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When did George Harrison of the beatles die?

Answer:

George Harrison died November 29, 2007 in Beverly Hills from Lung Cancer. Thanks for asking AnswerParty!

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George Harrison

George Harrison, MBE (25 February 1943 – 29 November 2001) was an English musician, singer and songwriter who achieved international fame as the lead guitarist of the Beatles. John Lennon and Paul McCartney were the band's primary songwriters, but most of their albums included at least one Harrison composition, including "While My Guitar Gently Weeps", "Here Comes the Sun" and "Something", the Beatles' second most-covered song.

Harrison's earliest musical influences included Big Bill Broonzy, George Formby and Django Reinhardt; Chet Atkins, Chuck Berry and Ry Cooder were significant later influences. By 1965 he had begun to lead the Beatles into folk rock through his interest in the Byrds and Bob Dylan, and towards Indian classical music through his use of the sitar on "Norwegian Wood (This Bird Has Flown)". He developed an interest in the Hare Krishna movement and became an admirer of Indian culture and mysticism, introducing them to the other members of the Beatles and their Western audience by incorporating Indian instrumentation in their music. After the band's break-up in 1970, Harrison released the triple album All Things Must Pass, from which two hit singles originated. He also organized the 1971 Concert for Bangladesh with Ravi Shankar, a precursor for later benefit concerts such as Live Aid. Harrison was a music and film producer as well as a musician; he founded Dark Horse Records in 1974 and co-founded HandMade Films in 1978.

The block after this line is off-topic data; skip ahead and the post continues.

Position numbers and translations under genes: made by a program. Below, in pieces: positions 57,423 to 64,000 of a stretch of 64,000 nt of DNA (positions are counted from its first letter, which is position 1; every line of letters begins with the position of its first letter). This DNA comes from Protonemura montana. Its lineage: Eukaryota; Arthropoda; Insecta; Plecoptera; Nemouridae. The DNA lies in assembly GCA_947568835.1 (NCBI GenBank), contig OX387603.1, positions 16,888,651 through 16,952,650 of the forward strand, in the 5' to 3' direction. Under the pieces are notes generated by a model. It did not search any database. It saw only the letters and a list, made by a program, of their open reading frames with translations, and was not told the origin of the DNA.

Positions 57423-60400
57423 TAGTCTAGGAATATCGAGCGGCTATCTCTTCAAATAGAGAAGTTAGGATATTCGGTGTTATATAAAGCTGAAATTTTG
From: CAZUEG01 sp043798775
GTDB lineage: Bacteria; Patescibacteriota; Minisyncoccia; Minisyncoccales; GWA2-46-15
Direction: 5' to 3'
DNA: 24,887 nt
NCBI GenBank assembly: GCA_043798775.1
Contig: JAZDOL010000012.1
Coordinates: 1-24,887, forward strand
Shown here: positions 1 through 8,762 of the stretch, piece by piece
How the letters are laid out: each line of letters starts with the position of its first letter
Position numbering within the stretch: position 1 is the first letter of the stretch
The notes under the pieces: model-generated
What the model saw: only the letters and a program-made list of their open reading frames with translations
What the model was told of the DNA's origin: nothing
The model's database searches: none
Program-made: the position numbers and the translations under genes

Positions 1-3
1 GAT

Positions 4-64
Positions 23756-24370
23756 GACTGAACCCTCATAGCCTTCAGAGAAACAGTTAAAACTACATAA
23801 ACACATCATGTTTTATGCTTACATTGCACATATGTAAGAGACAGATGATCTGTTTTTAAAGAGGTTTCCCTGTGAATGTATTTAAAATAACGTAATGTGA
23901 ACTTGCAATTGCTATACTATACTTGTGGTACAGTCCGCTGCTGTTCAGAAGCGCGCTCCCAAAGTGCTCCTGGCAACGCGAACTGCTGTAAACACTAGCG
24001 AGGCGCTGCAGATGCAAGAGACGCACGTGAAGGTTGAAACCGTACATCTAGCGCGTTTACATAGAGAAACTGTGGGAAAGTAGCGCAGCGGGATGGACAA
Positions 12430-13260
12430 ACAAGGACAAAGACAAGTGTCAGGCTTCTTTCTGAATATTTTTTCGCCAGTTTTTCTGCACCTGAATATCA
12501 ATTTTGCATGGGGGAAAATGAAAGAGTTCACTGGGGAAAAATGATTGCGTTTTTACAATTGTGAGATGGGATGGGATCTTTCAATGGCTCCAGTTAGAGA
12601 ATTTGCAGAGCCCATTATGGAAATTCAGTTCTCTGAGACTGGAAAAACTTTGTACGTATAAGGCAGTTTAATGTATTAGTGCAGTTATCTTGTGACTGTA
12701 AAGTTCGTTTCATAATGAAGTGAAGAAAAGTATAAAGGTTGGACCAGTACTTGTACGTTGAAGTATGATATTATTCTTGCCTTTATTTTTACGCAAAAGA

Beverly Hills

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Beverly Hills is a city in Los Angeles County, California, United States, surrounded by the City of Los Angeles. Originally a Spanish ranch where lima beans were grown, it was incorporated in 1914 by a group of investors who had failed to find oil, but found water instead and eventually decided to develop it into a town. It is now home to 34,290 inhabitants. Sometimes known as "90210", it has been home to many actors and celebrities. The city also includes the shopping district Rodeo Drive and the Beverly Hills Oil Field.


Lung Cancer

Lung cancer is a disease characterized by uncontrolled cell growth in tissues of the lung. If left untreated, this growth can spread beyond the lung in a process called metastasis into nearby tissue or other parts of the body. Most cancers that start in lung, known as primary lung cancers, are carcinomas that derive from epithelial cells. The main types of lung cancer are small-cell lung carcinoma (SCLC), also called oat cell cancer, and non-small-cell lung carcinoma (NSCLC). The most common symptoms are coughing (including coughing up blood), weight loss and shortness of breath.